Landowners Form Legal Block Against UK Shale Development

  • Date: 03/02/14
  • Emily Gosden and Jasper Copping, The Daily Telegraph

Campaign group Greenpeace has signed up thousands of landowners across the country to deny permission for drilling.

Fernhurst anti-fracking campaigners (l-r): Fiona and Mark Cam, Julie and Martyn Knights, Judy and Marcus Adams, Joan Eastwood and John Buchanan. The Knights, the Adams and Mr Buchanan are part of the “legal blockade”. Photo: Jane Mingay

Fracking opponents have claimed an early victory in the battle over British shale gas exploration, forming a “legal blockade” to thwart the controversial process at a site in the South Downs National Park.

Five landowners including Viscount Cowdray have written to Ed Davey, the energy secretary, to say that they do not give permission for any drilling beneath their land, which surrounds a proposed exploration site near Fernhurst, West Sussex.

The opposition would effectively block company Celtique Energie from drilling a horizontal well of sufficient length to ‘frack’ it to extract any shale oil or gas it discovers.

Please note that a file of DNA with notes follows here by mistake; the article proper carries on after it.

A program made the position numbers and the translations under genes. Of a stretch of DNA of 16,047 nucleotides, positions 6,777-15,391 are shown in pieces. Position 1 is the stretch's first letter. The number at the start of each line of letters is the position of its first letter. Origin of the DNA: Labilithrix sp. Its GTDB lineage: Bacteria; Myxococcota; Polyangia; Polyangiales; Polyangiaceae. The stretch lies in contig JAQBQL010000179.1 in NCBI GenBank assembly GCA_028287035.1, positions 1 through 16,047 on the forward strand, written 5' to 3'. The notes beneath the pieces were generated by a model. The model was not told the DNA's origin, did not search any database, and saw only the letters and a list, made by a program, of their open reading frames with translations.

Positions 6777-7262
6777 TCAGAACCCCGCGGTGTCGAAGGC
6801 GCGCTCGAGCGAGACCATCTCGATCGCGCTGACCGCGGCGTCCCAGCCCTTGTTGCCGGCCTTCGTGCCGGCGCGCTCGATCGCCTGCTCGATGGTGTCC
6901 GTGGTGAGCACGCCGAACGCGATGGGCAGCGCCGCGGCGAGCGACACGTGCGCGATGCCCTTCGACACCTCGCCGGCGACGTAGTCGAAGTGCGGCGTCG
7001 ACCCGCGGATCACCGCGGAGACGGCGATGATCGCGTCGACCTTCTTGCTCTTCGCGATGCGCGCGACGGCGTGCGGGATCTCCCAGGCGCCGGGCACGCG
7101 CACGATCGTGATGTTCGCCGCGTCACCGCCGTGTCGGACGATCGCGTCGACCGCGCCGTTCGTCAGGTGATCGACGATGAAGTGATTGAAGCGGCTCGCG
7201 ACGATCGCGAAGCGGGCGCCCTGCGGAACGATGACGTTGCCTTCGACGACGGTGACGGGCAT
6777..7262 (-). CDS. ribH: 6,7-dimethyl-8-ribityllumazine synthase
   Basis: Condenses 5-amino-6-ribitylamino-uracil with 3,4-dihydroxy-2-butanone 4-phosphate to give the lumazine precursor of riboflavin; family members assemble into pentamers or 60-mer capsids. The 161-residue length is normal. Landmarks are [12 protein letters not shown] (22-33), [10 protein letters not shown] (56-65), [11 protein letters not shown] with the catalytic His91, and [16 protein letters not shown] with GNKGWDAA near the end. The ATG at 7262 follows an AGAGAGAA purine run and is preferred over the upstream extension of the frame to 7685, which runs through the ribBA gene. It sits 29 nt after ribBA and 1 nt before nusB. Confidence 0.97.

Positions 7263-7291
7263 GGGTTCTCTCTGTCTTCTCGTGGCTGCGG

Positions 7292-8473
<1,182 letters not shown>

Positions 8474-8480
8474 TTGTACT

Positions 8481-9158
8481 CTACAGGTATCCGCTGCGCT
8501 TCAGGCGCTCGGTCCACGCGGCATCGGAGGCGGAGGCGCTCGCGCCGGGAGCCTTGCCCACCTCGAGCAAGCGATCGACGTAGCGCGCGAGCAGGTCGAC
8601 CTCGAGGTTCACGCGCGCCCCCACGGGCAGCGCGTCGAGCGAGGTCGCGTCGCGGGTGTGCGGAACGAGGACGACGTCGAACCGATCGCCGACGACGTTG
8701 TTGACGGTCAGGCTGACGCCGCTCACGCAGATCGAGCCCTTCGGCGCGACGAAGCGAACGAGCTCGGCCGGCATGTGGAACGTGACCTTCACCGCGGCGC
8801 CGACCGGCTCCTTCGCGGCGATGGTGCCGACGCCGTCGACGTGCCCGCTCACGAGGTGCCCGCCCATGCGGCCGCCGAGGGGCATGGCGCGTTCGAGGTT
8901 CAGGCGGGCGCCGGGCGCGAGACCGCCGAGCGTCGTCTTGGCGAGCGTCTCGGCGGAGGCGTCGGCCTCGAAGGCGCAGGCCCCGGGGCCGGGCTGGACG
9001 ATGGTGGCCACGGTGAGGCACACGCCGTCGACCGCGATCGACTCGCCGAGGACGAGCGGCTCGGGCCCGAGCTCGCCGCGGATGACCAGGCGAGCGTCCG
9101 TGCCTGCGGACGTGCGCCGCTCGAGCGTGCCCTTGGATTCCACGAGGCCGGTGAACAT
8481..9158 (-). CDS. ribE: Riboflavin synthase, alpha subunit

Under trespass law, Celtique would have to ask Mr Davey and the courts to overrule the landowners.

Andrew Wiseman of Harrison Grant solicitors, representing the landowners, said the proposed site of the drilling rig was now “totally surrounded”, making fracking from it “impossible”.

Even if the rig was placed elsewhere on the land, it would make fracking “incredibly difficult”, he said.

The Telegraph revealed last week that ministers are considering overhauling trespass law to make it easier to drill under land without owners’ consent, removing the need to take hostile landowners to court, amid fears that blockades such as in Fernhurst could otherwise stymie hopes of a UK shale gas boom.

Campaign group Greenpeace has signed up thousands of landowners across the country to deny permission for drilling.

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